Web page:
Monthly Archives: January 2010

Famous Jews You Went to Hebrew School With

This entry was posted in Culture on by .

In her last posts, Melissa Broder shared the B-Sides of her forthcoming When You Say One Thing But Mean Your Mother (Feb. 6) and conducted a “Jewish vs. Goyish litmus test” for the year in review. She is guest-blogging all week for MyJewishLearning and the Jewish Book Council.

jewish_authors_blog2.jpgJon Stewart
got you stoned behind the bimah.
Joe Lieberman
wouldn’t stop talking about Schindler’s List.
Kenny G.
grew misty during Oseh Shalom.
Ad-Rock
felt you up at Mike D’s parents’ house.
Gloria Steinem
took offense to the book of Genesis.
Slash
burned down the sukkah.
Rahm Emanuel
wouldn’t stop talking about Birthright.
Gene Simmons
was “very active” in youth group.
Bette Midler
aced her Torah portion.
Courtney Love
was the mean girl.
Natalie Portman
was her minyan.
Jonathon Safran Foer
wouldn’t stop talking about Elie Wiesel’s Night.
Gertrude Stein
had a “thing” for Queen Vashti.
Paula Abdul
sniffed gluesticks.
Amy Winehouse
took the teen tour by storm.
Alicia Silverstone
didn’t eat the kreplach.
Mark Chagall
wouldn’t stop talking about Mark Chagall.
Bob Dylan
ignored you.

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Melissa Broder is the author of When You Say One Thing But Mean Your Mother. She is the curator of the Polestar Poetry Series and the Chief Editor of La Petite Zine. She is the winner of the Jerome Lowell Dejur Award and the Stark Prize for Poetry. Broder received her BA from Tufts University and is currently in the MFA program at the CCNY. By day, she works as a literary publicist. Her poems have appeared in many journals, including: Opium, Shampoo, Conte and The Del Sol Review. She lives in Brooklyn. Visit her website at http://www.melissabroder.com/. She will be blogging all week for MyJewishLearning and the Jewish Book Council.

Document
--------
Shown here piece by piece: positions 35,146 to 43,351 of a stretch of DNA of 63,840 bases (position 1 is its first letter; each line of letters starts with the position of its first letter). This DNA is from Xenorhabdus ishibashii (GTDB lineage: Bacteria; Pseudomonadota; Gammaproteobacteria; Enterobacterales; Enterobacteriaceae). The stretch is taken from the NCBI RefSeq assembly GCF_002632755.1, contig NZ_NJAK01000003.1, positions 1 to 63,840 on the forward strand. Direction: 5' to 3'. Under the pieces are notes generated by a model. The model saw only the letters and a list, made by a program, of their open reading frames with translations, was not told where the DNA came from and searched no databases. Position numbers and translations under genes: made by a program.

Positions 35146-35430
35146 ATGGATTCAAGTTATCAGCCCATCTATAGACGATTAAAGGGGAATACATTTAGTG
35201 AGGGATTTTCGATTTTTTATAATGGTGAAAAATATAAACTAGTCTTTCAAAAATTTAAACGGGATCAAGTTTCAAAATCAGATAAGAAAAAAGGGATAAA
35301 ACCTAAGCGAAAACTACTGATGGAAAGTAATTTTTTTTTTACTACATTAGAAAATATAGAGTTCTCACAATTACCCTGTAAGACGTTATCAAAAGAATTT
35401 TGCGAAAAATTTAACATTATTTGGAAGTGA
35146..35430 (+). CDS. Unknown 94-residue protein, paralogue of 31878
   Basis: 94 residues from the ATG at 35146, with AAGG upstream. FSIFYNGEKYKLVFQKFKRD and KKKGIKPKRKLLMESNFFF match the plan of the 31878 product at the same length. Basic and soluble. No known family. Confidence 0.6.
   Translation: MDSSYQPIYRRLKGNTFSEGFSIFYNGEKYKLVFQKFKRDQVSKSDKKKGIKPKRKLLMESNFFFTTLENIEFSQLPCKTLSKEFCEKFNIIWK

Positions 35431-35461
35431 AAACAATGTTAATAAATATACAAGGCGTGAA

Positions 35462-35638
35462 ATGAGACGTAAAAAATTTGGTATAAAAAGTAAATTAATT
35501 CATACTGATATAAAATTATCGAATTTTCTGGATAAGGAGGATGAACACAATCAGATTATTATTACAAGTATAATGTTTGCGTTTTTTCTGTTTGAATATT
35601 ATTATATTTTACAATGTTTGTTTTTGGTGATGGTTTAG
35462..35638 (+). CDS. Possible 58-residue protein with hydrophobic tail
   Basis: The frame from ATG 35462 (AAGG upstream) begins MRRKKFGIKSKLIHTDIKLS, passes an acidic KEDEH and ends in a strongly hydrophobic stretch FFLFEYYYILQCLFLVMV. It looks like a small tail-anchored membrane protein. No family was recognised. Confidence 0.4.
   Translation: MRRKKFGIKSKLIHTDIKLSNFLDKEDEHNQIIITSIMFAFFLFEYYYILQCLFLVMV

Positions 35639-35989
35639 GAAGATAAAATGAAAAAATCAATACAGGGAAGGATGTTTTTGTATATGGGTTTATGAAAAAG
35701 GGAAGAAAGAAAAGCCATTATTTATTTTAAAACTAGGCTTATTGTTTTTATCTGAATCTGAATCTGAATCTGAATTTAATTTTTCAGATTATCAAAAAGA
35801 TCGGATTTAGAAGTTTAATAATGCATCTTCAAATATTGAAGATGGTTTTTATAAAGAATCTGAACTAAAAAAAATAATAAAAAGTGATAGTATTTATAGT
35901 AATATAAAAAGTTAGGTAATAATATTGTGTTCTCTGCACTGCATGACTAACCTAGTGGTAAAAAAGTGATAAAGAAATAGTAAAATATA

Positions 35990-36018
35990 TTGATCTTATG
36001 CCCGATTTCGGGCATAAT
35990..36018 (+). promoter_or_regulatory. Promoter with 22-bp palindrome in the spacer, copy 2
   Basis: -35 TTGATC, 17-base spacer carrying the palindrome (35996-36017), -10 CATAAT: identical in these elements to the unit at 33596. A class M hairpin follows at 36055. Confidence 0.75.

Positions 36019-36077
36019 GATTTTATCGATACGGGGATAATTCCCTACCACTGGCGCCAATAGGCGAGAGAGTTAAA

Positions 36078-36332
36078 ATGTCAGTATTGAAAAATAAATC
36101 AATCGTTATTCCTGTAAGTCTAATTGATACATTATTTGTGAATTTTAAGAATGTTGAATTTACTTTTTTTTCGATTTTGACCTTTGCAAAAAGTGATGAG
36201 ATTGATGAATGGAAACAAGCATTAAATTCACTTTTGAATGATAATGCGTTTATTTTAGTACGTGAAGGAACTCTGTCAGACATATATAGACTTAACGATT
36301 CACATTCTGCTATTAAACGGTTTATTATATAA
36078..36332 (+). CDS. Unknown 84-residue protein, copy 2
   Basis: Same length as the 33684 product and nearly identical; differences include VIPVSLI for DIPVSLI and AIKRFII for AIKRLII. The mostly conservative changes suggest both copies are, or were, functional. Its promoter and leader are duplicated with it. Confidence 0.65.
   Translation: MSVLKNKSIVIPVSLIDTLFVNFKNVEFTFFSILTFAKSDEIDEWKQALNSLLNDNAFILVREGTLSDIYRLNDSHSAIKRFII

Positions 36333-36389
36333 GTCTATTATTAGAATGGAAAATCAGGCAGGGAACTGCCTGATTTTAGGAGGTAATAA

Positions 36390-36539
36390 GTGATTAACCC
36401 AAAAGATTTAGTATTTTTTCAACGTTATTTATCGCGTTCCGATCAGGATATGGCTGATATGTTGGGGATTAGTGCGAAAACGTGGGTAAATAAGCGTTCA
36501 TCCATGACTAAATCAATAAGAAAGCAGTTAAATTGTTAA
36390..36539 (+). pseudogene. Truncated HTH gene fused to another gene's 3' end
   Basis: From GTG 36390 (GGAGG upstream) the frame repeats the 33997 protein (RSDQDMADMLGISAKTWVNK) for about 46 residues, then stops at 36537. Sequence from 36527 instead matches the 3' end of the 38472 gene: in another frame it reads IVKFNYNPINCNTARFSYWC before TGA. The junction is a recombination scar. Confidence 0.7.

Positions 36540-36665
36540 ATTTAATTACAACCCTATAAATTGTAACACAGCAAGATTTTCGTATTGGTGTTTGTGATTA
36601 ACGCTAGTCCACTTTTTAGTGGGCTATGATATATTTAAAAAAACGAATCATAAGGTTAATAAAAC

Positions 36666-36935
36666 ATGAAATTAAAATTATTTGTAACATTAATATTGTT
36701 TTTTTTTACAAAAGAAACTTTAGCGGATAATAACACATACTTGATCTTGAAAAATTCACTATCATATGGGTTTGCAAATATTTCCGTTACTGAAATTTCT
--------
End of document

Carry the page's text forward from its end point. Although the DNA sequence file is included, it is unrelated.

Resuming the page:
Posted on January 27, 2010

Note: The opinions expressed here are the personal views of the author. All comments on MyJewishLearning are moderated. Any comment that is offensive or inappropriate will be removed. Privacy Policy

How Much Do You Know About Tu Bishvat?

This entry was posted in Holidays on by .

tu bishvat quiz I know 85% of everything there is to know about Tu Bishvat. Not bad. Back when I was at McGill, an 85% was an A. How do I know this? How can I quantify my knowledge about a holiday? It’s simple. I took the new MJL quiz on Tu Bishvat.

You might be thinking to yourself, how does someone who works for MyJewishLearning get 15% of the answers wrong. I think I can answer that. IT’S NOT EASY! Do you know what tree is traditionally planted when a baby boy is born? Yeah, that’s what I thought.

The best part about the quiz is that you can take it over and over again. That’s right, the questions change every time you do it. Technology has come a long way people.

Enjoy and Happy Early Tu Bishvat!

Posted on January 26, 2010

Note: The opinions expressed here are the personal views of the author. All comments on MyJewishLearning are moderated. Any comment that is offensive or inappropriate will be removed. Privacy Policy

B-Sides with Melissa Broder

This entry was posted in Culture on by .